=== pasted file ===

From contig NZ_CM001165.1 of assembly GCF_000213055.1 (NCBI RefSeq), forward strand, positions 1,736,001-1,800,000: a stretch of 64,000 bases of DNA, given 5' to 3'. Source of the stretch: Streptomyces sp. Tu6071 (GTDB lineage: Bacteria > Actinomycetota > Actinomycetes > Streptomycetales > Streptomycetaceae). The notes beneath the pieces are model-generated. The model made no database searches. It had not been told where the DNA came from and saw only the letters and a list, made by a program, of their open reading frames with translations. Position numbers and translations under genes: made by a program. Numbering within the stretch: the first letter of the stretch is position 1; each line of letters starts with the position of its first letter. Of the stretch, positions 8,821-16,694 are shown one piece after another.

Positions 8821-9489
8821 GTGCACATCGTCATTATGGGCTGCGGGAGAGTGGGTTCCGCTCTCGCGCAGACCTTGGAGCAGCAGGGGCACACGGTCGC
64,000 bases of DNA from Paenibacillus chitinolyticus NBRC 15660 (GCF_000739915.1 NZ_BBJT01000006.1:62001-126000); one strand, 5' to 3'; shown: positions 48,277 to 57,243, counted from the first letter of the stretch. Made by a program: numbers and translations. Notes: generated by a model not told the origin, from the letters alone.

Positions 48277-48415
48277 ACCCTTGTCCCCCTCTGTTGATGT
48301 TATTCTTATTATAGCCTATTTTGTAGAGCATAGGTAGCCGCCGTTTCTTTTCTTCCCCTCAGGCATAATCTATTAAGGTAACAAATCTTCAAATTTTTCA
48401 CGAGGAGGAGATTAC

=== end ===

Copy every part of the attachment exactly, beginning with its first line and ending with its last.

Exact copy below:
From contig NZ_CM001165.1 of assembly GCF_000213055.1 (NCBI RefSeq), forward strand, positions 1,736,001-1,800,000: a stretch of 64,000 bases of DNA, given 5' to 3'. Source of the stretch: Streptomyces sp. Tu6071 (GTDB lineage: Bacteria > Actinomycetota > Actinomycetes > Streptomycetales > Streptomycetaceae). The notes beneath the pieces are model-generated. The model made no database searches. It had not been told where the DNA came from and saw only the letters and a list, made by a program, of their open reading frames with translations. Position numbers and translations under genes: made by a program. Numbering within the stretch: the first letter of the stretch is position 1; each line of letters starts with the position of its first letter. Of the stretch, positions 8,821-16,694 are shown one piece after another.

Positions 8821-9489
8821 GTGCACATCGTCATTATGGGCTGCGGGAGAGTGGGTTCCGCTCTCGCGCAGACCTTGGAGCAGCAGGGGCACACGGTCGC
64,000 bases of DNA from Paenibacillus chitinolyticus NBRC 15660 (GCF_000739915.1 NZ_BBJT01000006.1:62001-126000); one strand, 5' to 3'; shown: positions 48,277 to 57,243, counted from the first letter of the stretch. Made by a program: numbers and translations. Notes: generated by a model not told the origin, from the letters alone.

Positions 48277-48415
48277 ACCCTTGTCCCCCTCTGTTGATGT
48301 TATTCTTATTATAGCCTATTTTGTAGAGCATAGGTAGCCGCCGTTTCTTTTCTTCCCCTCAGGCATAATCTATTAAGGTAACAAATCTTCAAATTTTTCA
48401 CGAGGAGGAGATTAC